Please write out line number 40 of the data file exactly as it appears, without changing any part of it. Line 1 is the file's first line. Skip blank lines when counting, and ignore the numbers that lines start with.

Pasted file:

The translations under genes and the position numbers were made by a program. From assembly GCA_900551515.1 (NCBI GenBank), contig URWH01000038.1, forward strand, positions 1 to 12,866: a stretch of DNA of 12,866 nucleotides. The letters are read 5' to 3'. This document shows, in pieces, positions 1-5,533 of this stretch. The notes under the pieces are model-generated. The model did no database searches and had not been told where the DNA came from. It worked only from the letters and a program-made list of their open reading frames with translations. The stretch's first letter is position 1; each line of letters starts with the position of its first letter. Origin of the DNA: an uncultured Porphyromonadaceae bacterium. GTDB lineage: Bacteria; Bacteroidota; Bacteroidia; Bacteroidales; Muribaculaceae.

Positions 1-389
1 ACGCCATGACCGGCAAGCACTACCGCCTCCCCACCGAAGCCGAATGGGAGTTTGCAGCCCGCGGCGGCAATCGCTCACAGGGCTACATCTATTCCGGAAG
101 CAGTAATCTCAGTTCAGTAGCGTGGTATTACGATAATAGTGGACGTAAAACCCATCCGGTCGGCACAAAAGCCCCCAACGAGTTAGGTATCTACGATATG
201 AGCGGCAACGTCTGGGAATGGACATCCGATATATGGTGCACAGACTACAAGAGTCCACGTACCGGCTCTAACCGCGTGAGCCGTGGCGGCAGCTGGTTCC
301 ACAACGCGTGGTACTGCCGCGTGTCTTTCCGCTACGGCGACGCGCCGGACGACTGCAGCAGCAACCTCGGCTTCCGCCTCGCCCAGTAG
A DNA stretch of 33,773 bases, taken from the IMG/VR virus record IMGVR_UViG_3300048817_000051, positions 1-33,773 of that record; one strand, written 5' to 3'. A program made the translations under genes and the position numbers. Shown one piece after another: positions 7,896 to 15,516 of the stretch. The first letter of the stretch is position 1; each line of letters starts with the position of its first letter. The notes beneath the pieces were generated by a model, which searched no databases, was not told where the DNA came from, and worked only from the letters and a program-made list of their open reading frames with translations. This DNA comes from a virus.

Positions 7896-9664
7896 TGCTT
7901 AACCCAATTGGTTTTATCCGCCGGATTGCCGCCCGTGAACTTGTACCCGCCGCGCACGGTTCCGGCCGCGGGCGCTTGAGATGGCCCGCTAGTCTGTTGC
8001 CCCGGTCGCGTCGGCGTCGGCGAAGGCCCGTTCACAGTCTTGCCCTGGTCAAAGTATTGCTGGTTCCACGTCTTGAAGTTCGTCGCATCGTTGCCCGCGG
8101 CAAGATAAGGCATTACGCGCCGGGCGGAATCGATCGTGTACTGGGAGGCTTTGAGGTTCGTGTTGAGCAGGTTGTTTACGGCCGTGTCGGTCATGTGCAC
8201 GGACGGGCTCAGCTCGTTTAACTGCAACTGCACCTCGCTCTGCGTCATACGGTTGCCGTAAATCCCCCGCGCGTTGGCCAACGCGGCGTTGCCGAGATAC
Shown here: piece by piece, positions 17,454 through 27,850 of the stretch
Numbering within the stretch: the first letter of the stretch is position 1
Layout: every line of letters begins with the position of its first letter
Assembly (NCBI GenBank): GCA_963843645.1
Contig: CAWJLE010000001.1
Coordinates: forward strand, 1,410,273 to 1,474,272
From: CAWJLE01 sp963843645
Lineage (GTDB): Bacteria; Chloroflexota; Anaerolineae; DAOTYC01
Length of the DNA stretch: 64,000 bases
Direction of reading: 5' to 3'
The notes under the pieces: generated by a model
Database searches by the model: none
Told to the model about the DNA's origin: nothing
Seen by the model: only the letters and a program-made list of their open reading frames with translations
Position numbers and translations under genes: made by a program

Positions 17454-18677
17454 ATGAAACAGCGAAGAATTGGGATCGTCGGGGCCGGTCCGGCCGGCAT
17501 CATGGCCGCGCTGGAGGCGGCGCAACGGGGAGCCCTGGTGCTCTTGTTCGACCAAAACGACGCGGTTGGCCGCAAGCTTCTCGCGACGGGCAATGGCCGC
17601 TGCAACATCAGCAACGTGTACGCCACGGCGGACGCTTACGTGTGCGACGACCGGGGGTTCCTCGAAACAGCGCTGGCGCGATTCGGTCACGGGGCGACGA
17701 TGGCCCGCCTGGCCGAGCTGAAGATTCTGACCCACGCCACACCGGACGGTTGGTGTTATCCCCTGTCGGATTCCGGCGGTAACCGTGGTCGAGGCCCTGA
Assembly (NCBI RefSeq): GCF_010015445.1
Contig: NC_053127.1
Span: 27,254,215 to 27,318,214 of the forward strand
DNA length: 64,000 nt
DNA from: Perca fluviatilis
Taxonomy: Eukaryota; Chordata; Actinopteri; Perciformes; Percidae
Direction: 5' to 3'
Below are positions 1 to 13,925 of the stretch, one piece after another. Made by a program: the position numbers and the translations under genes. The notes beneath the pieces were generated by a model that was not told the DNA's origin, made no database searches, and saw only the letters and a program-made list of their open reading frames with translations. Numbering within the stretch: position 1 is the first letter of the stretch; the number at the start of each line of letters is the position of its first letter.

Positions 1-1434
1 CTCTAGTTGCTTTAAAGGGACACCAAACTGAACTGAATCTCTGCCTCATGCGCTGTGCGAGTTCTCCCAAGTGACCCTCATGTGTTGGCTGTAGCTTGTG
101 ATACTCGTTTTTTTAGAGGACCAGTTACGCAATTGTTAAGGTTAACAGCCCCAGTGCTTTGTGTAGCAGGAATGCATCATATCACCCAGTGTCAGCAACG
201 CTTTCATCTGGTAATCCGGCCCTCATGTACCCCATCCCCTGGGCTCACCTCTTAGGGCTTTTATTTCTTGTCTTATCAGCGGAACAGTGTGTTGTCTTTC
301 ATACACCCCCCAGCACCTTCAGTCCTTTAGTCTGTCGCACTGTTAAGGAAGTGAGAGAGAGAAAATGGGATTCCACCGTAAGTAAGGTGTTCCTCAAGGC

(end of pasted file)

Direction: 5' to 3'